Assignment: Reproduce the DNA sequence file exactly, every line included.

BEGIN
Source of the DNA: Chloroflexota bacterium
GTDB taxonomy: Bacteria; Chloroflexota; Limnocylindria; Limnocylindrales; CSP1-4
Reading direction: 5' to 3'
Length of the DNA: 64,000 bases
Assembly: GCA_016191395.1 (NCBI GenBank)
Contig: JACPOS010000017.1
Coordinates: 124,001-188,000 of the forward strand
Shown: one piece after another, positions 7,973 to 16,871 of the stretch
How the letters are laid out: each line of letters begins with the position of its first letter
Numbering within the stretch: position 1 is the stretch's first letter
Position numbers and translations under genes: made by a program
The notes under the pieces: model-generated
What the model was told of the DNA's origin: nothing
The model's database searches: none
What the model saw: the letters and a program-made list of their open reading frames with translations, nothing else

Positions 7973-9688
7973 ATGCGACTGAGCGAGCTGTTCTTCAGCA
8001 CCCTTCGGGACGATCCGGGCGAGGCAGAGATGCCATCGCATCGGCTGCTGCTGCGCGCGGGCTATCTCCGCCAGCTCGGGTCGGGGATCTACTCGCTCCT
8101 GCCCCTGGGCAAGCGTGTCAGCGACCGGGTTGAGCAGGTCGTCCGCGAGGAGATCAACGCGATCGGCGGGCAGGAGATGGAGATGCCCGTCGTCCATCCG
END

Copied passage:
Source of the DNA: Chloroflexota bacterium
GTDB taxonomy: Bacteria; Chloroflexota; Limnocylindria; Limnocylindrales; CSP1-4
Reading direction: 5' to 3'
Length of the DNA: 64,000 bases
Assembly: GCA_016191395.1 (NCBI GenBank)
Contig: JACPOS010000017.1
Coordinates: 124,001-188,000 of the forward strand
Shown: one piece after another, positions 7,973 to 16,871 of the stretch
How the letters are laid out: each line of letters begins with the position of its first letter
Numbering within the stretch: position 1 is the stretch's first letter
Position numbers and translations under genes: made by a program
The notes under the pieces: model-generated
What the model was told of the DNA's origin: nothing
The model's database searches: none
What the model saw: the letters and a program-made list of their open reading frames with translations, nothing else

Positions 7973-9688
7973 ATGCGACTGAGCGAGCTGTTCTTCAGCA
8001 CCCTTCGGGACGATCCGGGCGAGGCAGAGATGCCATCGCATCGGCTGCTGCTGCGCGCGGGCTATCTCCGCCAGCTCGGGTCGGGGATCTACTCGCTCCT
8101 GCCCCTGGGCAAGCGTGTCAGCGACCGGGTTGAGCAGGTCGTCCGCGAGGAGATCAACGCGATCGGCGGGCAGGAGATGGAGATGCCCGTCGTCCATCCG